[Source: Medical X Press]
How do children and young adults with autism spectrum disorders (ASD) understand idioms and other figures of speech? A 4.15 million euro EU project based out of the Norwegian University of Science and Technology is examining the links between language and perception in autistic individuals as just one of 15 cross-disciplinary projects designed to bring a better understanding to how our perception and language interact and change over time and in individuals.
If someone said you were “barking up the wrong tree”, would you look around for a tree and wonder why that person thought you were barking? What if someone told you that you “had your head in the clouds”? Would you feel your head or look around for clouds? In all of these cases, probably not.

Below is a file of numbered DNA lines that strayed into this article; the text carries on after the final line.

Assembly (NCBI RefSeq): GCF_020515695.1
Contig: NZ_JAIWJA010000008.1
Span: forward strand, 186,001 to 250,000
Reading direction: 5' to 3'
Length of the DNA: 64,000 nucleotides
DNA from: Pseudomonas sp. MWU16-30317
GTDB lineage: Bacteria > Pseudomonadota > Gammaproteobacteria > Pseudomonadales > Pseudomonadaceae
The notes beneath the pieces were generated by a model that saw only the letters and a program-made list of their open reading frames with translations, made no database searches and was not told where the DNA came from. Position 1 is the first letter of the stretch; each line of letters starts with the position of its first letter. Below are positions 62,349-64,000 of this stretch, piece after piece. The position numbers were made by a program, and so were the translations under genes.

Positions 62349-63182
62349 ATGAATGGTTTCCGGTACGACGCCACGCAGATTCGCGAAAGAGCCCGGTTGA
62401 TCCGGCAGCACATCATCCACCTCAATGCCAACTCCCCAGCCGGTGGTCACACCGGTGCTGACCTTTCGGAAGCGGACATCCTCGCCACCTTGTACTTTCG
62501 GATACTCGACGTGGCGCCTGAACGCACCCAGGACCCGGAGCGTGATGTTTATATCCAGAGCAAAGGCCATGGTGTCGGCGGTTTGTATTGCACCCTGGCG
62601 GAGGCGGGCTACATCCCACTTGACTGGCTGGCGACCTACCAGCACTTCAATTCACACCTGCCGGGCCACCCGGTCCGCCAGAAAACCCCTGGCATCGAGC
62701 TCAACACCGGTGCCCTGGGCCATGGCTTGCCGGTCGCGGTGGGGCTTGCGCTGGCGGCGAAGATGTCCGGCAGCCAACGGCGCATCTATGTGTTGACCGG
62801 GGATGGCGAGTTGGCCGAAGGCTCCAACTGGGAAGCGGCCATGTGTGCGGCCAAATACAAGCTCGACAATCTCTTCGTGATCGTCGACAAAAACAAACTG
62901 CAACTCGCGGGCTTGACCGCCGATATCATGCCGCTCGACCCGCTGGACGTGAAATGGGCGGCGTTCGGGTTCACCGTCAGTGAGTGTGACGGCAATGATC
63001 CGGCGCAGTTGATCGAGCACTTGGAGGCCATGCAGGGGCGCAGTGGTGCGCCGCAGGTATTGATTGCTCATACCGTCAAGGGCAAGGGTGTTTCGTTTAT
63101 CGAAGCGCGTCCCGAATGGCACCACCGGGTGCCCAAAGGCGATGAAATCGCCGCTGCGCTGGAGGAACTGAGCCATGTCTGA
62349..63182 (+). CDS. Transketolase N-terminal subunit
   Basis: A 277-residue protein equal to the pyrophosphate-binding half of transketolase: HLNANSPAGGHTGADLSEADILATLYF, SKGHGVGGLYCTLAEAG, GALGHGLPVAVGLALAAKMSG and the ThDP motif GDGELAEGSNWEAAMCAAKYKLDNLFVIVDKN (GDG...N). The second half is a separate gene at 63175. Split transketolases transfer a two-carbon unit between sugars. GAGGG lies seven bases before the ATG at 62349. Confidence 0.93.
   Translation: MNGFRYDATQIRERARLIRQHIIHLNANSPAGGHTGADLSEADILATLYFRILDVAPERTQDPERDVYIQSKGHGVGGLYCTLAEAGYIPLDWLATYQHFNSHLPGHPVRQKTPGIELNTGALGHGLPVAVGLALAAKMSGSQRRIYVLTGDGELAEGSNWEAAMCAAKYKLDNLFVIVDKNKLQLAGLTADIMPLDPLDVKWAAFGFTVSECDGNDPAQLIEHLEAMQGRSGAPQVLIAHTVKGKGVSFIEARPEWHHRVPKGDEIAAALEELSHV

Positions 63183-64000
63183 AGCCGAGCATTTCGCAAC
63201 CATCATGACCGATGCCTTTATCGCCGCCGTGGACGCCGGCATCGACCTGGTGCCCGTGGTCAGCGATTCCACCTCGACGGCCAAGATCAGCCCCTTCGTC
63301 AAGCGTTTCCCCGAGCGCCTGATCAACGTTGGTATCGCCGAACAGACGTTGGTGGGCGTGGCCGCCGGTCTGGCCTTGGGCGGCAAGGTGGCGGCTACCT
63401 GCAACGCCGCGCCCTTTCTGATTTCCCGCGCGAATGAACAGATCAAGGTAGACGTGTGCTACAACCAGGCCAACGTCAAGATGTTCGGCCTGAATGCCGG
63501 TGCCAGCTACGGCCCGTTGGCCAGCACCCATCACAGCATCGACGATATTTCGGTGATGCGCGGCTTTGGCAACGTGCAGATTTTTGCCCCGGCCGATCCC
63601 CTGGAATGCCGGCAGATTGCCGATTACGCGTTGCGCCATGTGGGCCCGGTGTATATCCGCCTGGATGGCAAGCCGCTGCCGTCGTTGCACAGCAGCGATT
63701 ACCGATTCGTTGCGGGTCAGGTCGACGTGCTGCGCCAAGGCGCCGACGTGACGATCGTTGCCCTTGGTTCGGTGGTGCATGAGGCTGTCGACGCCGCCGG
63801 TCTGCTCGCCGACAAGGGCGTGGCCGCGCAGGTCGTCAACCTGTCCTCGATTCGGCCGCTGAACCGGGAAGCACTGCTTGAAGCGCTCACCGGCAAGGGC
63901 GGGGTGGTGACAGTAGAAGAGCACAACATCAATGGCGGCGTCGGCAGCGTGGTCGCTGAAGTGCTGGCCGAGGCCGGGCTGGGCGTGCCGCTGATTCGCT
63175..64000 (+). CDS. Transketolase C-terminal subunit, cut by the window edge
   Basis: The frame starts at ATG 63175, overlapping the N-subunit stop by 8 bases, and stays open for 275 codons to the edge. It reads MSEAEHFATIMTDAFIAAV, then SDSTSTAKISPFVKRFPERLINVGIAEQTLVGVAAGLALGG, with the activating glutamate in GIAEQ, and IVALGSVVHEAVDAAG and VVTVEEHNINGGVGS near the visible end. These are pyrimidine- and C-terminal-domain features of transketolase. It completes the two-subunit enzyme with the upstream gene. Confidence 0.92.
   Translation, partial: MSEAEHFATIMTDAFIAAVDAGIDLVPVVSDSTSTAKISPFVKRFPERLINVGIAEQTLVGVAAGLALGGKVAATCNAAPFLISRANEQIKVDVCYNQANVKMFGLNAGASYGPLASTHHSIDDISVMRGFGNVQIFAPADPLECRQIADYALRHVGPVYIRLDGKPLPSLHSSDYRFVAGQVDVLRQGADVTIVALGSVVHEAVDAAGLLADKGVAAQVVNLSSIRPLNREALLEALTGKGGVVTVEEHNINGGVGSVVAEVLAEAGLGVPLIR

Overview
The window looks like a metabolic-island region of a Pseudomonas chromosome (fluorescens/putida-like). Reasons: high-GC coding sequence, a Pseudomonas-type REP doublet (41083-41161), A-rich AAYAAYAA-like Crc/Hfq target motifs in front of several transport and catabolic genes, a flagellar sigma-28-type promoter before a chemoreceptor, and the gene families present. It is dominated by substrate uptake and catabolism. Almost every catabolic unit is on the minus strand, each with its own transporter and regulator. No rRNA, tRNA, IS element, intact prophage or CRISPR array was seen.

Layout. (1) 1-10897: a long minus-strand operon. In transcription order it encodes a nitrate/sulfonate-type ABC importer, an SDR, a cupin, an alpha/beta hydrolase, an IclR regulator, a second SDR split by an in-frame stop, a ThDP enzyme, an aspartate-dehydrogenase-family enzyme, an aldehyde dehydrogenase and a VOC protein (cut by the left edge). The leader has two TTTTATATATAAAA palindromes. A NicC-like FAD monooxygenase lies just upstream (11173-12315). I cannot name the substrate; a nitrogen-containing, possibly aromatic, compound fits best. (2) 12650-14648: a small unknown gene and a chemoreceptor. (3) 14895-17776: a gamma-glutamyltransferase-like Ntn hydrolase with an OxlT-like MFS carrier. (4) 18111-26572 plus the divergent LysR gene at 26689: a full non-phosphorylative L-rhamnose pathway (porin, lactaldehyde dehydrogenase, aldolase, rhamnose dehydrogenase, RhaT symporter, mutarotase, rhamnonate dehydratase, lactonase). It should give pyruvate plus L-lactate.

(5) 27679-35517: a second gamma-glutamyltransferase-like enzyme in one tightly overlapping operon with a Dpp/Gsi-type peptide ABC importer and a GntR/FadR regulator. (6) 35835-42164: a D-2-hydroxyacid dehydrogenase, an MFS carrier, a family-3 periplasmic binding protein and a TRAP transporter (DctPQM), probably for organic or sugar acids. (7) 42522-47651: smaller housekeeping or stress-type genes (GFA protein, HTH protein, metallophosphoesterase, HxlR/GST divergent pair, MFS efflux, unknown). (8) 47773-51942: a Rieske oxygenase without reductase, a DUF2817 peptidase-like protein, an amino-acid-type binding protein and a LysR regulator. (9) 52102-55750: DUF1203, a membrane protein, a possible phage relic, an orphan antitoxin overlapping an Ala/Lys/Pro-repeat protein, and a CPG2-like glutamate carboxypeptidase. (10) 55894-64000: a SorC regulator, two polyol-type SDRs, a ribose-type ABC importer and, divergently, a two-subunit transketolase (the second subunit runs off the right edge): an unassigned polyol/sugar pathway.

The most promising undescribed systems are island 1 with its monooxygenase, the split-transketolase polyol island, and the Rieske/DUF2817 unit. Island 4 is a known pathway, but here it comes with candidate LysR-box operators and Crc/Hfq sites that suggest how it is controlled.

But if you were someone with high-functioning autism, you might very well look around for a tree, or for clouds, or feel for your head. Now, researchers from a major EU 4.15 million euro Marie Curie Initial Training Network called “LanPercept” and coordinated out of the Norwegian University of Science and Technology’s (NTNU) Department of Language and Literature Studies, are studying links between language and perception in people with autism spectrum disorders (ASD).